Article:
• IBM Offers ISVs a Fast Track for VirtualAppliance Deployment on New IBMPureSystemsThe recently introduced IBM Virtual Appliance Factory and Ready for IBMPureSystems program offer ISVs a turnkey solution for rapidly creating and marketingvirtual appliance versions of existing software products. Specifically, the IBM VirtualAppliance Factory provides a downloadable tool kit to help ISVs define and createvirtual appliances for deployment on the IBM PureFlex System (see Figure 2).FIGURE 2IBM Virtual Appliance Factory OverviewSource: IBM, 2012Key elements of the toolkit include the IBM Image Construction and Composition Tooland the IBM Virtual Activation Engine, which enable ISVs to create predefinedbundles of base virtual images combined with middleware and application softwareand automation installation activators and extensions that can be rapidly deployed onand integrated into the standard IBM PureFlex platform system.©2012 IDC #236380 5
  • The use of predefined bundles that are proven and optimized for deployment onstandard expert integrated systems streamlines or eliminates many postdeploymentconfiguration steps, which in turn reduces complexity and human error and improvesISV development and deployment cycles. This speeds customer time to value withfaster, simpler, and more reliable deployments.Once the virtual appliance has been created, ISVs upload their solution entrydescription to the PureSystems Centre, a new catalog of unified content showcasingPureSystems optimized solutions. IBM supports PureSystems Centre partners byincluding a detailed, searchable listing page for the product in the online IBMPureSystems product marketplace. Virtual appliances can be downloaded directlyfrom the ISV Web site and are sold via ISV channels and direct sales staff. ISVs canopt to sell only the virtual appliance or to ship customers a prepackaged solutionincluding the application software already deployed on a standardized IBMPureSystems platform. Validated virtual appliances can be branded with the "Readyfor IBM PureSystems" mark. Many ISV partners are also being featured at IBMPureSystems events around the world.IBM PureSystems Partner ExperiencesEarly IBM PureSystems partners have chosen to participate in the IBM PureSystemsvirtual appliance program because they see an opportunity to minimize delivery anddeployment complexity, reduce support costs, improve application performance, andgain increased visibility and leverage with IBM channels and customers. Partnersinterviewed by IDC view their ability to offer customers a virtual appliance deploymentoption as a game changer that not only will allow them to reduce the cost and complexityof deploying the application but also will drive them to rethink the overall architectures oftheir software products to simplify and remove complexity and costs wherever possible.Innovation GroupInnovation Group provides both software products and business process outsourcingservices to insurance and financial services customers globally. In addition to serving80% of the top 20 global insurance companies, Innovation Group supports theneeds of many tier 2 and 3 auto, property, and casualty insurers with less than$1 billion in revenue. These insurers arestriving to grow their business, reduce costs, Innovation Insurer Virtual Applianceand streamline business processes to stay for IBM PureSystemscompetitive. Many of them are looking for titlealternative software delivery models such as  More rapidly deploy and scale applicationsoftware as a service (SaaS) or virtual  Deployment time cut from 70 minutes toappliances in order to streamline their IT 30 minutesenvironments and reduce TCO.  Improved deployment predictability andInnovation Groups Innovation Insurer repeatabilitysoftware solution is an integrated browser-based suite that includes Insurer Policy,  Easier, more cost-effective maintenanceInsurer Analytics, and Insurer Claimsmodules. It is an end-to-end solution with one data model, one rules engine, oneprocess engine, and a common set of administration tools that support the end-to-endinsurance value chain.6 #236380 ©2012 IDC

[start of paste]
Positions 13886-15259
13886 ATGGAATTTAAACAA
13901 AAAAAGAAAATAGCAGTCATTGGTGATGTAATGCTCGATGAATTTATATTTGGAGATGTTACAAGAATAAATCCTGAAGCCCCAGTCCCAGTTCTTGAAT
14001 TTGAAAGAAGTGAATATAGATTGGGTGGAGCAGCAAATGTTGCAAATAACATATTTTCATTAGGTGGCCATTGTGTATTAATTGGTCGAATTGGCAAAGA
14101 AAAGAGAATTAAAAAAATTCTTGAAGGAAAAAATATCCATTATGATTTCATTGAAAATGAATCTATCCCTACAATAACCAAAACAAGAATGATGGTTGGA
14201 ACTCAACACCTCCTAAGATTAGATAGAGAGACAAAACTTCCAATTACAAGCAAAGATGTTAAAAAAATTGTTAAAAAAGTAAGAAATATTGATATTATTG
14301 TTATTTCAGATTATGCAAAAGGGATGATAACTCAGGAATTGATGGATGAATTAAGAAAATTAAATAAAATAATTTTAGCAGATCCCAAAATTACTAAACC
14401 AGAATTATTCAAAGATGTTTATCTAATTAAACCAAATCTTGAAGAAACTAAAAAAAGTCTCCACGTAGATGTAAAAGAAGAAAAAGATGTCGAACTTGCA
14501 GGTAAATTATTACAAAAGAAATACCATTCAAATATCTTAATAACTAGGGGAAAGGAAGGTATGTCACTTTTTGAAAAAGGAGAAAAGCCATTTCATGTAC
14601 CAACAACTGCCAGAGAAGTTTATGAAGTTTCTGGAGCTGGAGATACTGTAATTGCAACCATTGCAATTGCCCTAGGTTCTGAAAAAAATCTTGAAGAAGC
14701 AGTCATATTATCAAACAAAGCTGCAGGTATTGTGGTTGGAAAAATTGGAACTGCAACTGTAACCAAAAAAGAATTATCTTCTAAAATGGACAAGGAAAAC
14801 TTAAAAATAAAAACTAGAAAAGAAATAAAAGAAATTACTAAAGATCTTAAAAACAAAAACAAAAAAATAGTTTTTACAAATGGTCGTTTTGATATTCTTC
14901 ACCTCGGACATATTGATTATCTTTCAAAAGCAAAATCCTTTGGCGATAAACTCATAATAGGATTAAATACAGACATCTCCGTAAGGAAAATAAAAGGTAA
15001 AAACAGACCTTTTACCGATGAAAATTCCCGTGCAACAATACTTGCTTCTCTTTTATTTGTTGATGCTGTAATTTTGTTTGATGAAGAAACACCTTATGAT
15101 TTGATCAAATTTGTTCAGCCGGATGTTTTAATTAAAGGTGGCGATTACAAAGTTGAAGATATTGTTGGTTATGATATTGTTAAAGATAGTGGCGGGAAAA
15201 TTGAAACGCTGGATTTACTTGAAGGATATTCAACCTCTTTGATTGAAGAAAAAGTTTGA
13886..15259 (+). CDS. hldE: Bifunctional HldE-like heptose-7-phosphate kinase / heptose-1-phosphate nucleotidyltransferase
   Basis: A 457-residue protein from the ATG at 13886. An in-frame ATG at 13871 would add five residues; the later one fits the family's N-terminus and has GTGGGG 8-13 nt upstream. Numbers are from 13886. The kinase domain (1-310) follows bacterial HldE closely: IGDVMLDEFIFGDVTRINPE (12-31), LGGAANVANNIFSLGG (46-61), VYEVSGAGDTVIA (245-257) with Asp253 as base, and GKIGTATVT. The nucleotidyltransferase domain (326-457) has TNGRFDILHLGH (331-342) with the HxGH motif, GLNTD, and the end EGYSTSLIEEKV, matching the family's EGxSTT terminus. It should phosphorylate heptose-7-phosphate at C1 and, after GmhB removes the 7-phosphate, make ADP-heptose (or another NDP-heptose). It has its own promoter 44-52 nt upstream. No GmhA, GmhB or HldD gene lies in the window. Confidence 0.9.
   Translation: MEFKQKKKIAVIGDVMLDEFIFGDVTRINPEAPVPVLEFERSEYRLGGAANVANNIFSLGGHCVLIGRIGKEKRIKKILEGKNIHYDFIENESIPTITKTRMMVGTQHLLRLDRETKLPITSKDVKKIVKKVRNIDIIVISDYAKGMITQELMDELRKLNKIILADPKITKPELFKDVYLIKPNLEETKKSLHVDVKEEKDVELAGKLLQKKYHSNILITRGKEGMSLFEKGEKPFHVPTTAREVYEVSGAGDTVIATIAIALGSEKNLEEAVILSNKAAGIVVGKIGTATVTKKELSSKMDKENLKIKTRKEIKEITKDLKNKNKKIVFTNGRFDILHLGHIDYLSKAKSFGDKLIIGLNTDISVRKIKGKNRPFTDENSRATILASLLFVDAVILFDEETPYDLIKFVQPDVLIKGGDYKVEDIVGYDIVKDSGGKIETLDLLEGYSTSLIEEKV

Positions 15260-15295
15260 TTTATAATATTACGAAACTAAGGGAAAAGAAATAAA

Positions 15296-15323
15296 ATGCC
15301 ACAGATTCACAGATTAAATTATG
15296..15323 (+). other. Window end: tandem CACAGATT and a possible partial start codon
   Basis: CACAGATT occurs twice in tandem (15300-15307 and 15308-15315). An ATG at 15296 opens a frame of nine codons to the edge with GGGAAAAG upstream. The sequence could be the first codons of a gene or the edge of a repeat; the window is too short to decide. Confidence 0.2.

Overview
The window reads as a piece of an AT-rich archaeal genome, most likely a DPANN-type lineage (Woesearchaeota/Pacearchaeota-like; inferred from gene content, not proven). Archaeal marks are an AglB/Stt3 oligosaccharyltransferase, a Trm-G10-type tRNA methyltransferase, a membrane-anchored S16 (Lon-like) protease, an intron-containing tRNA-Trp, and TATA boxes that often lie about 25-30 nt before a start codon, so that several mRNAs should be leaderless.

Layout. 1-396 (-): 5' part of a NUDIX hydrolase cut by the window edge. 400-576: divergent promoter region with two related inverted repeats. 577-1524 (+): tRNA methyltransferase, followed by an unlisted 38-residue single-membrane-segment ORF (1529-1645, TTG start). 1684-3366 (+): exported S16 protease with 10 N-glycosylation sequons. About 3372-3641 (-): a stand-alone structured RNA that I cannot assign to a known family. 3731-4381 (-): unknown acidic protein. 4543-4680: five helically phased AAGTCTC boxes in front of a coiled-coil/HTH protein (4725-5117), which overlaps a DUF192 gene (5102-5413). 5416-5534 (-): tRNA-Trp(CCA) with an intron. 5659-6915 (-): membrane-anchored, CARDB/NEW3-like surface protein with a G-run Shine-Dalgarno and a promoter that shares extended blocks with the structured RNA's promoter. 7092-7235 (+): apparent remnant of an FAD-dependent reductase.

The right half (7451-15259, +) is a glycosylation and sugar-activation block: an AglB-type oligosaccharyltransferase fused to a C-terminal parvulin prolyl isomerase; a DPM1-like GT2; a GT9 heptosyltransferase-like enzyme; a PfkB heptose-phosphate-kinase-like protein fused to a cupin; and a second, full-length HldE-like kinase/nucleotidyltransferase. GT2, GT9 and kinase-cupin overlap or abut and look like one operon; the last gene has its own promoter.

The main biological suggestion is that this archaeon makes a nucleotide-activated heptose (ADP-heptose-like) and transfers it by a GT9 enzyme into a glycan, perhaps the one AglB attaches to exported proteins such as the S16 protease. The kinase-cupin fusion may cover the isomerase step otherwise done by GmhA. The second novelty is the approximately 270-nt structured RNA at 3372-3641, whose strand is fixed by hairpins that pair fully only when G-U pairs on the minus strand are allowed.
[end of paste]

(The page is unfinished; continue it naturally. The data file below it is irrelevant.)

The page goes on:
• Innovation Group decided to partner with IBM to develop a virtual appliance for theIBM PureFlex System in order to provide customers with a solution that can be morequickly deployed and more efficiently maintained than the firms traditional on-premisedeployment of the software solution. As with most SOA applications, the packagedsoftware solution can be complex to deploy and integrate in a customers existingenvironment. As a result, Innovation Group had to commit staff with significanttechnological expertise to support field installation and ongoing support services.Deployment processes were inconsistent, and meeting customer deploymentmilestones was challenging.The development of the virtual appliance version of Innovation Insurer allowsInnovation Group to more rapidly deploy and scale individual modules or the entiresuite on a predictable and repeatable basis. The firm is able to use less skilled staff tocomplete most implementations. A comparison of traditional deployment processesused prior to the availability of the virtual appliance shows that Innovation Group hasbeen able to reduce the typical single server database and application deploymentprocess from 70 minutes to just 30 minutes. Customer IT organizations using IBMexpert integrated systems save additional time by not having to integrate network andsystems infrastructure prior to application deployment.The process of scaling the application environment has also become much morestreamlined. As customer requirements increase, the IBM PureFlex System canrapidly add more CPU or disk resources as needed.The virtual appliance program also allows Innovation Group to standardizeand streamline application updates and patches because the environmentremains stable and predictable, thereby simplifying many routine maintenanceprocesses and allowing the use of more automated, remote systems to take care ofthese activities.Innovation Group reports that its experience with the program was very well definedand efficient. Starting with an internal analysis and planning session, InnovationGroup felt that IBM provided solid support and sufficient resources to help create thevirtual appliance in just a few months. Beyond the technical support, InnovationGroup felt that IBM was a supportive partner in exploring creative pricing models thatare enabling Innovation Group to expand its delivery models across expert integratedsystems and private, public, and hybrid cloud software services.©2012 IDC #236380 7